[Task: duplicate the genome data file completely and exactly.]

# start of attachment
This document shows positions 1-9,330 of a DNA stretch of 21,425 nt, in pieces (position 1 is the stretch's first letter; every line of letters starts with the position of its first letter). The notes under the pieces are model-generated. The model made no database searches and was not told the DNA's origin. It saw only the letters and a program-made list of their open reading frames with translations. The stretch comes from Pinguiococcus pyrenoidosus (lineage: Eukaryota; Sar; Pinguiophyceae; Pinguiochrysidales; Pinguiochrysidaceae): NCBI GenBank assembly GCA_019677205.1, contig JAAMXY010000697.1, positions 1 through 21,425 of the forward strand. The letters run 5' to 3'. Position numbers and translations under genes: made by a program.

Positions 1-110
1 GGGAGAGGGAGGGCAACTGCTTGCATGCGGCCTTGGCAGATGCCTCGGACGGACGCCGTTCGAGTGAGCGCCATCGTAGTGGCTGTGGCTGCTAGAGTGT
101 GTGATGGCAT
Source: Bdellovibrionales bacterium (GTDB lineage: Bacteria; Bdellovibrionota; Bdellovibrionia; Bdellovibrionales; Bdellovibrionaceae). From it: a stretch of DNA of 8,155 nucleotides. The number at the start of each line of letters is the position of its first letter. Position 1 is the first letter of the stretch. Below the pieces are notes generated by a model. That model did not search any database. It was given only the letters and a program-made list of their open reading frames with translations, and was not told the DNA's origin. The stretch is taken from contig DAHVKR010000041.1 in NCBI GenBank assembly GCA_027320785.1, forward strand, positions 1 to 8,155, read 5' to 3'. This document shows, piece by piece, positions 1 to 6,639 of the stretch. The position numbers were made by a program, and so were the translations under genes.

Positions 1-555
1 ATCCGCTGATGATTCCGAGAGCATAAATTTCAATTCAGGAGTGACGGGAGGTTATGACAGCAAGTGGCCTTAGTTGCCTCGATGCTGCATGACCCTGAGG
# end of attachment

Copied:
This document shows positions 1-9,330 of a DNA stretch of 21,425 nt, in pieces (position 1 is the stretch's first letter; every line of letters starts with the position of its first letter). The notes under the pieces are model-generated. The model made no database searches and was not told the DNA's origin. It saw only the letters and a program-made list of their open reading frames with translations. The stretch comes from Pinguiococcus pyrenoidosus (lineage: Eukaryota; Sar; Pinguiophyceae; Pinguiochrysidales; Pinguiochrysidaceae): NCBI GenBank assembly GCA_019677205.1, contig JAAMXY010000697.1, positions 1 through 21,425 of the forward strand. The letters run 5' to 3'. Position numbers and translations under genes: made by a program.

Positions 1-110
1 GGGAGAGGGAGGGCAACTGCTTGCATGCGGCCTTGGCAGATGCCTCGGACGGACGCCGTTCGAGTGAGCGCCATCGTAGTGGCTGTGGCTGCTAGAGTGT
101 GTGATGGCAT
Source: Bdellovibrionales bacterium (GTDB lineage: Bacteria; Bdellovibrionota; Bdellovibrionia; Bdellovibrionales; Bdellovibrionaceae). From it: a stretch of DNA of 8,155 nucleotides. The number at the start of each line of letters is the position of its first letter. Position 1 is the first letter of the stretch. Below the pieces are notes generated by a model. That model did not search any database. It was given only the letters and a program-made list of their open reading frames with translations, and was not told the DNA's origin. The stretch is taken from contig DAHVKR010000041.1 in NCBI GenBank assembly GCA_027320785.1, forward strand, positions 1 to 8,155, read 5' to 3'. This document shows, piece by piece, positions 1 to 6,639 of the stretch. The position numbers were made by a program, and so were the translations under genes.

Positions 1-555
1 ATCCGCTGATGATTCCGAGAGCATAAATTTCAATTCAGGAGTGACGGGAGGTTATGACAGCAAGTGGCCTTAGTTGCCTCGATGCTGCATGACCCTGAGG